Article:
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Volume 31, pages 527-538, 1946




      The bright red fluorescence of some halite from California dry lake deposits and from a salt spring in Idaho is due to coactivation by minute amounts of manganese and lead. Neither manganese nor lead alone activates the red fluorescence. Chemical, spectrographic, and synthetic experiments, which identify manganese and lead as coactivators and throw light on the mode of precipitation of these elements by growing halite crystals, are described. The marked preferential coprecipitation of lead by growing halite crystals results in zonation of fluorescence in crystals and restriction of fluorescence to the first crops of crystals, when the supply of lead is limited.


      While treating specimens of the natrolite rock from San Benito County, California, with hydrochloric acid in order to free crystals of enclosed neptunite, the junior author noticed that the halite obtained by evaporation of the resulting solution fluoresced red1 under the ultraviolet lamp (Mineralight). This showed that it was feasible to synthesize red-fluorescing salt from water solutions, once the element activating the fluorescence was identified, and further suggested that an explanation might be found for the red fluorescence of halite from two localities in California and from a locality in Idaho.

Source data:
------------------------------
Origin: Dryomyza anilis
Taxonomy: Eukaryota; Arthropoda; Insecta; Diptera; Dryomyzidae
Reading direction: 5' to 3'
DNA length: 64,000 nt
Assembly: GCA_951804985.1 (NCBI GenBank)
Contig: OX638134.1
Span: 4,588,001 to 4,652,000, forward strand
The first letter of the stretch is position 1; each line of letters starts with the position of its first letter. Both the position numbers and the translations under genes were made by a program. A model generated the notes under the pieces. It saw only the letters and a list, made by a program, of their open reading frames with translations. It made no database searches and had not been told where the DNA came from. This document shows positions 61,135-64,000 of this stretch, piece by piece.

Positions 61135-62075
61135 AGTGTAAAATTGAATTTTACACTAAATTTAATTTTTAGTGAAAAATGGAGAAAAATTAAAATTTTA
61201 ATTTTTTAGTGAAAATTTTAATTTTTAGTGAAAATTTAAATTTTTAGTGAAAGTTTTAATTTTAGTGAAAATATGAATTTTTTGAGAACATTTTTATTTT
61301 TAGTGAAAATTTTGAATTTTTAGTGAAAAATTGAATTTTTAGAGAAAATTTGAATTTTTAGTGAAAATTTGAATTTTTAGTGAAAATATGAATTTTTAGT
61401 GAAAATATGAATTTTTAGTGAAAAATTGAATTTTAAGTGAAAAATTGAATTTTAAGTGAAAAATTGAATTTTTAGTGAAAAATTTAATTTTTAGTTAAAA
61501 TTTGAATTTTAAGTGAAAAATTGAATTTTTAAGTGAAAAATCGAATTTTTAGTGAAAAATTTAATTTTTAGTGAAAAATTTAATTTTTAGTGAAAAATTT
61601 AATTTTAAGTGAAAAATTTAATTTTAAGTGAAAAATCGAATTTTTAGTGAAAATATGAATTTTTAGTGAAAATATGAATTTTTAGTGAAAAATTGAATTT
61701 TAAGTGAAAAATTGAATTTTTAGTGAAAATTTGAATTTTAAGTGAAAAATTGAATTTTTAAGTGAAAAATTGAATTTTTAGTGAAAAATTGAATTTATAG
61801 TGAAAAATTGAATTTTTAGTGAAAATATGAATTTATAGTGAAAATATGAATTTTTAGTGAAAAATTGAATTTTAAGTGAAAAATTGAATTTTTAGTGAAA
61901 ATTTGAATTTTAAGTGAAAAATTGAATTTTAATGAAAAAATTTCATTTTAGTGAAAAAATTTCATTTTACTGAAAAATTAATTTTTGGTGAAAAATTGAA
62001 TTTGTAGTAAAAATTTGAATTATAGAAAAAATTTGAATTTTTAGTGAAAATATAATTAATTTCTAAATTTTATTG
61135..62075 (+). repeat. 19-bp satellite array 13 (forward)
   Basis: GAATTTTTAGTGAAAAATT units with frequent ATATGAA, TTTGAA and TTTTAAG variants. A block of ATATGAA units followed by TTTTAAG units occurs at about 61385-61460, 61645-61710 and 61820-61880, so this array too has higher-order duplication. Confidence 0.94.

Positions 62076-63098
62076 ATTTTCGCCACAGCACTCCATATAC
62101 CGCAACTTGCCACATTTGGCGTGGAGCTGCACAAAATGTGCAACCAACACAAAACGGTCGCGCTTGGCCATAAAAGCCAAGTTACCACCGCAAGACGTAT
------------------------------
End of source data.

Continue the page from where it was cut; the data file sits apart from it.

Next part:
When examined with a small Welch grating spectroscope, the fluorescent light of halite from these localities as well as of the salt crystals that had been accidentally prepared was the same - a continuous spectrum extending from green to red, faint in green and yellow and progressively stronger in orange and red. This spectrum was strikingly similar to that of the well known red-fluorescing calcite from Franklin, New Jersey, for whose fluorescence manganese has been found to be essential.2